robert piepenbrink Supporting Member of TMP18 Dec 2022 6:46 p.m. PST

By all means check, but my understanding was that the choice was made at the divisional level, and the US supply system was very good. Also that US units very seldom wore greatcoats precisely because the Germans frequently did. I don't think I've ever seen a photo of a group of GI's with some in khaki and some in green--which is not to say it's impossible.

Col Durnford, reading SLA Marshal's Bastogne: the First Eight Days. If the 101st got new uniforms after Market-Garden, that's all they got. They're begging 10th AD for rifles, ammunition and helmets. Doesn't look as though they'd gotten replacements, either.

Your armies, your choices

Personal logo ColCampbell Supporting Member of TMP18 Dec 2022 8:25 p.m. PST

And I saw the same in the 1980s with the Woodland pattern camouflage uniform. In fact I saw one soldier whose pant legs were differently colored, one slightly faded and the other nice and bright.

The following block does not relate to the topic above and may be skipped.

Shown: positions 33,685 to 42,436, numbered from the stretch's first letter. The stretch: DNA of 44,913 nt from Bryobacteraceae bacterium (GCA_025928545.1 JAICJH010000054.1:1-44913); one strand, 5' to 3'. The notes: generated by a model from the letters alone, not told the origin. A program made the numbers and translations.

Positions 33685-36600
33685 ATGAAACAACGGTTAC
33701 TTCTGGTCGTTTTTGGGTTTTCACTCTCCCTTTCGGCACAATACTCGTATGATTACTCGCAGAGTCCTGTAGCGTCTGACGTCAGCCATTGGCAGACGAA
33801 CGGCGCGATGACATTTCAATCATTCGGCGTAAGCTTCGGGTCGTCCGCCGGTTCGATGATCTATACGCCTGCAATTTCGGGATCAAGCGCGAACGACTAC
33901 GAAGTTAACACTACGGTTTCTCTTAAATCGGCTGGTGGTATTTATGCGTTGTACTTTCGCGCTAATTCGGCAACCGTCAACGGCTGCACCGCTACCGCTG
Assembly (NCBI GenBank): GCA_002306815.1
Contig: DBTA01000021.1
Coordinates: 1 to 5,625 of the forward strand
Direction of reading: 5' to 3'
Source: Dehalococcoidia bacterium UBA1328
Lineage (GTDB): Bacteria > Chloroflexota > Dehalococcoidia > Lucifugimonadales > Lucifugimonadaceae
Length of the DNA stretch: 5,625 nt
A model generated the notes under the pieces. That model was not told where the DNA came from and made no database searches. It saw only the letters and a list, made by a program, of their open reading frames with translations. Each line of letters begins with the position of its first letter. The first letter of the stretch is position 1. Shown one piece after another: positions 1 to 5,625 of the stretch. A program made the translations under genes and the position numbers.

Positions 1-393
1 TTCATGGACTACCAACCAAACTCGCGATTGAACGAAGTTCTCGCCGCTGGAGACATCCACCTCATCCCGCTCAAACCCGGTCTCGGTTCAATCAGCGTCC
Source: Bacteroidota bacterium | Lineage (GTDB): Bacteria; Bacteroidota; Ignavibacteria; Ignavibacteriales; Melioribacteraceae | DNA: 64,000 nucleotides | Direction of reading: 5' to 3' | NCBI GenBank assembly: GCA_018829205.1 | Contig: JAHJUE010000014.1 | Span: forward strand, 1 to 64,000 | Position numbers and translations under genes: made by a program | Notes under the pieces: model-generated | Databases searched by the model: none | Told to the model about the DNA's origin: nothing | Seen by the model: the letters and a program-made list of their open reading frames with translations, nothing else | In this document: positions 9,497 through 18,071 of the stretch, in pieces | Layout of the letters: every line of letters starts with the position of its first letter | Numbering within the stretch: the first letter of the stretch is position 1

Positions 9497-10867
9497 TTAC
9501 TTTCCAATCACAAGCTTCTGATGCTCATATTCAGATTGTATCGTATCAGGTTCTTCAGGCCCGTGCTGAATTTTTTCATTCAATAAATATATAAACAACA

Jim

MILSPEX7819 Dec 2022 3:45 a.m. PST

I think in '45 the main thing you want to get right is the ankle boots. I haven't seen pics of any GIs in '45 with putties.

Also '43 jackets and M2 carbines with banana clips give a good '45 feel.

Best late war movie, and one of my faves of all time since I was 12, The Bridge at Remagen, one day I'll game it in 20mm..

MILSPEX7819 Dec 2022 3:48 a.m. PST

Ben Gazzara and George Segal, what total dudes..

robert piepenbrink Supporting Member of TMP19 Dec 2022 4:30 a.m. PST

Let me re-emphasize: I have too many service stripes to believe in a thoroughly homogenous army. I wrote an article to that effect in an old MWAN. My objection was to the promiscuous mixing of khaki and green in US WWII units and to the use of greatcoats by US forces in combat. I checked for either of those in photos last night without success, by the way, and I'll trade a ton of "would have" or even "must have" for an ounce of "I have evidence that they did."